The EU admits it allowed China to censor coronavirus material before it was published
EU officials have backed a decision to accept China’s censorship of a letter that ran in a Chinese newspaper. A sentence referencing China as the origin of the coronavirus outbreak was removed before publication.
The European Union on Thursday defended its decision to consent to Chinese censorship of a letter co-written by the bloc’s 27 ambassadors, ahead of its publication in Chinese media.
The opinion piece appeared in China’s English-language newspaper China Daily on Tuesday, but a sentence that linked the initial source of the coronavirus outbreak to China was removed.
Censored op-ed marked anniversary of EU-China relations
EU ambassadors submitted the opinion piece to mark the 45th anniversary of diplomatic relations between the EU and China. The full version appeared on the websites of EU embassies to China.
The EU had claimed it had “very serious concerns” about the request to censor the article. Yet it agreed to its publication claiming it meant the bloc could communicate with the Chinese audience on other key EU issues, such as climate change, human rights and the pandemic response, said EU foreign affairs spokesperson Virginie Battu-Henriksson in Brussels.
“China has state-controlled media. There is censorship, that’s a fact,” Battu-Henriksson said.
The EU, nevertheless, regretted that the article had not been published in full, she added.
Other European politicians were ‘Shocked’ that censorship went ahead
German politician Norbert Roettgen said he was “shocked” that the EU had allowed the censorship to go ahead.
“Speaking with one voice is important, but it has to reflect our shared European values and interests,” he tweeted on Thursday.
But the European Commission’s chief spokesman, Eric Mamer, disagreed. He said the decision to go ahead with publishing the doctored article “did not mean we consider censorship to be acceptable.”
China has come under fire from the EU and the US for lack of transparency about the coronavirus pandemic that originated in the country. However, the EU was recently forced to deny reports that it caved into Chinese pressure and toned down a report on coronavirus disinformation.
A comparison between the original and the one published was uploaded onto the EU embassy website.
The section of the article that was deleted pointed towards China as the origin of the coronavirus pandemic.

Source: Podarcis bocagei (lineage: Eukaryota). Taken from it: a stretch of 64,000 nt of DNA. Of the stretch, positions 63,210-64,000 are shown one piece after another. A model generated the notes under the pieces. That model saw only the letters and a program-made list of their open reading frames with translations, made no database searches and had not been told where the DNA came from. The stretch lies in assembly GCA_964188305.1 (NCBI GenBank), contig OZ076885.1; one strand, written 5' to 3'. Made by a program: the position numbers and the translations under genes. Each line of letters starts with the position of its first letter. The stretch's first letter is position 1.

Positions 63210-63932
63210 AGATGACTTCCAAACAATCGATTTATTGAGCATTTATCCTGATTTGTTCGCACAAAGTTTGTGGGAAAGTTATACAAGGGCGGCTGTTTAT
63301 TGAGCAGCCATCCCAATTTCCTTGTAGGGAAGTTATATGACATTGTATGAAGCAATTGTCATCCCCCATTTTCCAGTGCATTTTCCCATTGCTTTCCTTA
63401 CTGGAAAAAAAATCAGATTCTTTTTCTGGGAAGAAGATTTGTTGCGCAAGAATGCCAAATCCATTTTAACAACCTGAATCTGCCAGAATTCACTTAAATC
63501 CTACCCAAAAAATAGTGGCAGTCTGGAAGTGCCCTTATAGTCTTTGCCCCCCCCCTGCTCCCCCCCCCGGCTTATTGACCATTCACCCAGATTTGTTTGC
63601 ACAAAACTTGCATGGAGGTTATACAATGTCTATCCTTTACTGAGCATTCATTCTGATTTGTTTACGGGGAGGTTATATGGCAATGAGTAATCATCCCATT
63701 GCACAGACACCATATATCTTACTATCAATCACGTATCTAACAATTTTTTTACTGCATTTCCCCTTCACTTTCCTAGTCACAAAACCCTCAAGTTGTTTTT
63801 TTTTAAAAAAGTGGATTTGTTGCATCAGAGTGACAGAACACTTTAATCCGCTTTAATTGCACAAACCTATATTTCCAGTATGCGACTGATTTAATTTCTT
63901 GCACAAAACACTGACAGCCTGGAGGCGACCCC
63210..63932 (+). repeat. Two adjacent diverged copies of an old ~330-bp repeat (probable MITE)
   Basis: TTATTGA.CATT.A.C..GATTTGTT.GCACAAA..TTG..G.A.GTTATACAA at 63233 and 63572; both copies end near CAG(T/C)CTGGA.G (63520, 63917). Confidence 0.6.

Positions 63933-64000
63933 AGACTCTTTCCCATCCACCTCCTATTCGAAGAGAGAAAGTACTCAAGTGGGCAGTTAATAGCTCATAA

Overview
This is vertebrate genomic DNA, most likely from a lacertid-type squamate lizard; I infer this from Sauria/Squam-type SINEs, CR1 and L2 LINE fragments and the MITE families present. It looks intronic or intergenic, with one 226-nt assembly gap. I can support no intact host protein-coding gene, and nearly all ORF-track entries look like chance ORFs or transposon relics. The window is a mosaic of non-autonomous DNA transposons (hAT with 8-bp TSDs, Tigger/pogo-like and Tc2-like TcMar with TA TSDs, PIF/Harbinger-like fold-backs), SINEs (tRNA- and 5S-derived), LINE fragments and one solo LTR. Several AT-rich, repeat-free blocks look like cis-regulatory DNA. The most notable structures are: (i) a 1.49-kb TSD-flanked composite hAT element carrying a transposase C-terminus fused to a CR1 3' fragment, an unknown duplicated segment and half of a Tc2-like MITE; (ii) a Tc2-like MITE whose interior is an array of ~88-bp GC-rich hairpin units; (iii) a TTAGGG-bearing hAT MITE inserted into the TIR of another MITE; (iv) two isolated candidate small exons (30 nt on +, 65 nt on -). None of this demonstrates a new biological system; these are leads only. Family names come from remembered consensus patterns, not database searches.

The removed part read: “The outbreak of the coronavirus in China and its subsequent spread to the rest of the world over the past three months, has meant that our pre-existing plans have been temporarily side-tracked,” the removed passage said.
The revelation comes just a week after EU officials were criticised for allegedly toning down references to China in a report on disinformation linked to COVID-19 under pressure from authorities in Beijing.
The EU is no stranger to censorship
EU Internet Censorship Will Censor the Whole World’s Internet
On the 26 March, the European Parliament voted in favour of adopting controversial upload filters (Article 13/17) as part of the copyright Directive. This vote comes after what was an intense campaign for human rights activists, with millions of signatures, calls, tweets and emails from concerned individuals, as well as Europe-wide protests.
Despite the mobilisation, 348 Members of the European Parliament (MEPs) gave their support to the proposed text which includes concerning restriction to freedom of expression. Noticeably, 274 stood up with citizens and voted to reject upload filters. The proposal to open the text for amendments was rejected by five votes difference. The amendments proposing the deletion of Article 13 were not even subject to a vote.
Article 13 of the copyright Directive contains a change of internet hosting services’ responsibility that will necessarily lead to the implementation of upload filters on a vast number of internet platforms. With dangerous potential for automatised censorship mechanisms, online content filtering could be the end of the internet as we know it.